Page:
Neurological Disorders in Cats

Neurological Disorders in Cats

Neurological disorders in cats involve the nervous system and the brain. Certain neurological disorders are genetically predisposed. Others may develop due to environmental factors such as toxic reactions, trauma and injury. Since cats suffering from neurological disorders exhibit unusual symptoms, pet owners often fail to recognize these symptoms as neurological problems and reprimand the pet for behavior issues. Neurological disorders vary in severity and some may cause sudden collapse and death. Pets diagnosed with neurological conditions require additional attention and supportive care. Appropriate medication also helps control the symptoms to a great extent.

Types of Common Neurological Disorders in Cats Include:

  • Diabetic neuropathy
  • Myasthenia gravis
  • Hyperthyroidism associated neurological disorders
  • Epilepsy

Feline Diabetic Neuropathy

Feline diabetic neuropathy develops in cats susceptible to diabetes. Due to prolonged high blood glucose levels, the pet suffers from nerve damage and chronic nerve degeneration. Pets suffering from diabetic neuropathy exhibit visible symptoms such as weakness of the hind limbs, difficulty walking and walking on the toes. This disease can be controlled with medication, prescribed to control diabetes. Since high blood glucose levels can lead to emergency situations, the blood glucose should be monitored regularly. Pets may also benefit from dietary modification and supplementation.

Myasthenia Gravis

This condition can be either acquired or genetically inherited. Pets suffering from myasthenia gravis experience muscle weakness due to improper nerve impulses. They also develop overall weakness and lethargy and may be at higher risk of developing pneumonia. Pets suffering from myasthenia gravis are treated with medicines such as ACh esterase inhibitors, prednisone and pyridostigmine bromide. Surgery may also be necessary if the condition is severe or unresponsive to medication.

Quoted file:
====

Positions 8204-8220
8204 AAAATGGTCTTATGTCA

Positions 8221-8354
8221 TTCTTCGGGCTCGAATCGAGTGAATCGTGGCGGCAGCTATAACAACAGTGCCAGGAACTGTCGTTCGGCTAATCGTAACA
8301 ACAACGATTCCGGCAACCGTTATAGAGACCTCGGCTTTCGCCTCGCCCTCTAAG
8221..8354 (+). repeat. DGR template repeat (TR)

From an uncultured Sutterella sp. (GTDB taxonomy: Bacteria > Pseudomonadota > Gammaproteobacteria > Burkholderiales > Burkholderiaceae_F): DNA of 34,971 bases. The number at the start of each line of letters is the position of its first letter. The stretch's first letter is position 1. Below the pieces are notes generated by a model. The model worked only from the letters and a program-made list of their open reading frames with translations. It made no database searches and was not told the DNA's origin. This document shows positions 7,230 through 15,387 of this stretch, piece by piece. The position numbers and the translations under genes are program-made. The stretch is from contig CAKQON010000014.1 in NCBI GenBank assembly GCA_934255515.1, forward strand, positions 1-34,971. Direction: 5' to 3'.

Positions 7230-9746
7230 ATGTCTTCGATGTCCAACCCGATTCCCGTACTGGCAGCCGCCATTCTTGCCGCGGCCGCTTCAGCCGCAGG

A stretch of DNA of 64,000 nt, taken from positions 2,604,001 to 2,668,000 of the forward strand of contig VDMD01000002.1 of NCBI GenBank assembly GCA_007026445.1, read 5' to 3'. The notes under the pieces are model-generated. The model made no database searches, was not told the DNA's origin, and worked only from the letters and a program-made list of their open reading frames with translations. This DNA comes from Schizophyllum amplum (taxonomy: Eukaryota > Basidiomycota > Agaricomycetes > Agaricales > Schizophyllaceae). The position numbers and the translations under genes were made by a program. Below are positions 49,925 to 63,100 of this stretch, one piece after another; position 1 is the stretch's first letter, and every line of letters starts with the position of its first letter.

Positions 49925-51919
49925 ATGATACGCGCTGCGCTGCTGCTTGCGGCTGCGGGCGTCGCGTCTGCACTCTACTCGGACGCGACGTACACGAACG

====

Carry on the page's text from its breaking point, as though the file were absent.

Hyperthyroidism Associated Neurological Disorders

Cats suffering from hyperthyroidism may also develop certain neurological imbalances such as fatigue, tremors of the muscles, muscle pain and ventral neck flexion. Cats suffering from such symptoms are subjected to various diagnostic tests to rule out underlying health concerns. The pet may be prescribed corticosteroids or potassium supplements to treat the primary cause.

Epilepsy in Cats

Pets suffering from epilepsy develop seizures in varying intensities. Seizures occur due to abnormal nerve function in the brain. Cats may suffer from sudden collapse, stare blankly or exhibit uncontrolled muscle movement during the seizure. Pet owners should learn techniques to handle pets during seizures. Most cats are prescribed anticonvulsant medication for life to avoid future occurrences of seizures.

Diagnosis of Neurological Diseases in Cats

The vet will perform a thorough physical examination of the cat and look for any external abnormalities present. MRI scans may be necessary to determine internal abnormalities. However, since MRI scans are expensive and not readily available at every vet center they may not be performed on all pets. X-rays and ultrasounds also help identify internal tumors or health conditions that go unnoticed in blood tests. If the cause of neurological diseases such as seizures isn’t determined, the vet will prescribe medication to control the symptoms and recommend supportive care.
Cats suffering from neurological disorders require frequent follow up vet checks to evaluate response to treatment. Pets should also be kept in a stress free environment to increase their quality of life.


Oregon Veterinary Specialty Hospital (OVSH) has been serving the Portland and Beaverton area community since 1979. Drs. Steven F. Skinner (Neurology, Neurosurgery) and Robert T. Franklin (Internal medicine.) We welcome referrals from veterinarians all over the Pacific Northwest. Our goal is to help your pet regain health and live a long and happy life.

Oregon Veterinary Specialty Hospital

Address
9339 SW Beaverton Hillsdale Hwy,
Beaverton, OR 97005.
Phone: 503.292.3001
Fax: 503.292.6808
Email: info@ovshosp.com